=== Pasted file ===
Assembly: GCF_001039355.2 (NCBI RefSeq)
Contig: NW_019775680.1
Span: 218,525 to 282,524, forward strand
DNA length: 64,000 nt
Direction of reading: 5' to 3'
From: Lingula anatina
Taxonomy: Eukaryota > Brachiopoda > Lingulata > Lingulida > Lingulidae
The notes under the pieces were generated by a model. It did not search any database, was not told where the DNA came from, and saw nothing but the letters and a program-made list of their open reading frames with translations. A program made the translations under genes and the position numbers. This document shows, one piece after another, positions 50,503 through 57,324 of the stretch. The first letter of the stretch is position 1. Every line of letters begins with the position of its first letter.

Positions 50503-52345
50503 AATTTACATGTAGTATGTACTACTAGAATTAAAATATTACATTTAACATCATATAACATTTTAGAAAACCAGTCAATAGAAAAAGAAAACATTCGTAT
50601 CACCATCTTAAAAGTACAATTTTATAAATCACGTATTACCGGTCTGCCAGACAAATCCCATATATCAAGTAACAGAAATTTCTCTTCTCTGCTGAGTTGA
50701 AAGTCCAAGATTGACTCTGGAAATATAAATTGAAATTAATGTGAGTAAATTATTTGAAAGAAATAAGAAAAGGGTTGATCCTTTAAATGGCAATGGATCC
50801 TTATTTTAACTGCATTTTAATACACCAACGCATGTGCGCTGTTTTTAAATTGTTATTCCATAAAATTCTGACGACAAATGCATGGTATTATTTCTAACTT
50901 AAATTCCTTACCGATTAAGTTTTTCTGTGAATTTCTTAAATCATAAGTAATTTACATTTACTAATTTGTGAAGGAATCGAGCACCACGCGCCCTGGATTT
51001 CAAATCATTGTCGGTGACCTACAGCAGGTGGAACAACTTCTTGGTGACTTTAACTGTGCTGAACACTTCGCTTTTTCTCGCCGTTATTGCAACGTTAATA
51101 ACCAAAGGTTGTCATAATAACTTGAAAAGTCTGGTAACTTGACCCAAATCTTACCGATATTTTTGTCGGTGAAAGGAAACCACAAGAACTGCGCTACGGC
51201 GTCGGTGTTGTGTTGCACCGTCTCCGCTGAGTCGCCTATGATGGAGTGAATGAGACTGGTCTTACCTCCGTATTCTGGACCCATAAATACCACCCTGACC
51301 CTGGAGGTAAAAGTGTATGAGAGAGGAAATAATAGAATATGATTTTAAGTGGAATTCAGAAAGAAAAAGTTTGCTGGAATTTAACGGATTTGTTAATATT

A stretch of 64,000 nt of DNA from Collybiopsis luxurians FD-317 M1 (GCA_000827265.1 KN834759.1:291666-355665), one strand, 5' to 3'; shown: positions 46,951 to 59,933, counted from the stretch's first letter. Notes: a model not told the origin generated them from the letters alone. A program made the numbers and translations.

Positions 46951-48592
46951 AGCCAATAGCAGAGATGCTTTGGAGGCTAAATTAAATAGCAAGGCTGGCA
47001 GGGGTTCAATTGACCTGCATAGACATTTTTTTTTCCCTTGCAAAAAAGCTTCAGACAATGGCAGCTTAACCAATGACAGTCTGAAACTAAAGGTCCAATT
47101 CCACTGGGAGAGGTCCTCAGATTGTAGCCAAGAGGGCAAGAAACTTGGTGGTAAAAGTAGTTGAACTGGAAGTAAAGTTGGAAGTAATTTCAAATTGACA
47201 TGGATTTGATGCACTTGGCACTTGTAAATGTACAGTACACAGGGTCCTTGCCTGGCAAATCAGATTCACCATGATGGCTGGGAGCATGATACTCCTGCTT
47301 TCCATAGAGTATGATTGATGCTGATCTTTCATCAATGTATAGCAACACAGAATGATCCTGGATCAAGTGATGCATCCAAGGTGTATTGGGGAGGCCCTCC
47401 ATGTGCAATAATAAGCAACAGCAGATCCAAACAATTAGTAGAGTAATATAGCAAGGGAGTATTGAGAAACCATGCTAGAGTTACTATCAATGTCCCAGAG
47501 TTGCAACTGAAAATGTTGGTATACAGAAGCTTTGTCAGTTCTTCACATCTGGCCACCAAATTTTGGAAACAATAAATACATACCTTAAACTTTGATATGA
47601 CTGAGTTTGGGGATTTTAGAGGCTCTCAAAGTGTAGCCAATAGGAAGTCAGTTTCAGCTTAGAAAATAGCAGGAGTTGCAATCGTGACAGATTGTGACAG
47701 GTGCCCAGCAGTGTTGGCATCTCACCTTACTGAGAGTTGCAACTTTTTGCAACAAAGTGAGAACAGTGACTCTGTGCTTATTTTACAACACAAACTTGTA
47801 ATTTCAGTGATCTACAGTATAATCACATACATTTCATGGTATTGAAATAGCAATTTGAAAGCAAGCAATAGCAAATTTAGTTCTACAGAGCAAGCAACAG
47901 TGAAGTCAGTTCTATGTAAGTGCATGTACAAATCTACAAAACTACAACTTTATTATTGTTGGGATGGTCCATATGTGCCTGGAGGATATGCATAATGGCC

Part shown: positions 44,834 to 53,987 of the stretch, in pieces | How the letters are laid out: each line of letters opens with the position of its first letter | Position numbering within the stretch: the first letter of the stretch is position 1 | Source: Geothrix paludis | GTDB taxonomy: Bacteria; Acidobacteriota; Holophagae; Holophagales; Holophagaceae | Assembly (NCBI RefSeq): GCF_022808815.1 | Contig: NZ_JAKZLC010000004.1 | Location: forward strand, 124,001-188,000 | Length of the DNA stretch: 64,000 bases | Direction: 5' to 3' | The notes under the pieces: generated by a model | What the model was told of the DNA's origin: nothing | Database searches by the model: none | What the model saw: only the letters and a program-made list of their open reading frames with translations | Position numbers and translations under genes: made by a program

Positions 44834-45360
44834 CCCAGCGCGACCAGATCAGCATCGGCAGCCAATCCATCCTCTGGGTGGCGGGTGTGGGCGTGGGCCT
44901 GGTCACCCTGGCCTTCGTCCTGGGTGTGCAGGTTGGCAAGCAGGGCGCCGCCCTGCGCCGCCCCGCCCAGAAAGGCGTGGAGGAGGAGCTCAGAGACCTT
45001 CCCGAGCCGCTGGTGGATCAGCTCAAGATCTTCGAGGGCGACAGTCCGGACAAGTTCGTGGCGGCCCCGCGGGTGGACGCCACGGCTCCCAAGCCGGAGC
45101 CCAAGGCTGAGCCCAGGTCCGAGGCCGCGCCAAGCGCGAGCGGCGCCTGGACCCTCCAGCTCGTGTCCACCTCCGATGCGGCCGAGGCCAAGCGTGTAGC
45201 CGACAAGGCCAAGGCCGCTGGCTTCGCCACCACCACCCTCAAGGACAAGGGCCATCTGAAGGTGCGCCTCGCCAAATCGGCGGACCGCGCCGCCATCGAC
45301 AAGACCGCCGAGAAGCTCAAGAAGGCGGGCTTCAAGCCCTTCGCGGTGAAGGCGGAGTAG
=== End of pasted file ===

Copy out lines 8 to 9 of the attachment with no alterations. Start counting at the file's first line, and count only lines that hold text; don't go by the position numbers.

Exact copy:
The notes under the pieces were generated by a model. It did not search any database, was not told where the DNA came from, and saw nothing but the letters and a program-made list of their open reading frames with translations. A program made the translations under genes and the position numbers. This document shows, one piece after another, positions 50,503 through 57,324 of the stretch. The first letter of the stretch is position 1. Every line of letters begins with the position of its first letter.

Positions 50503-52345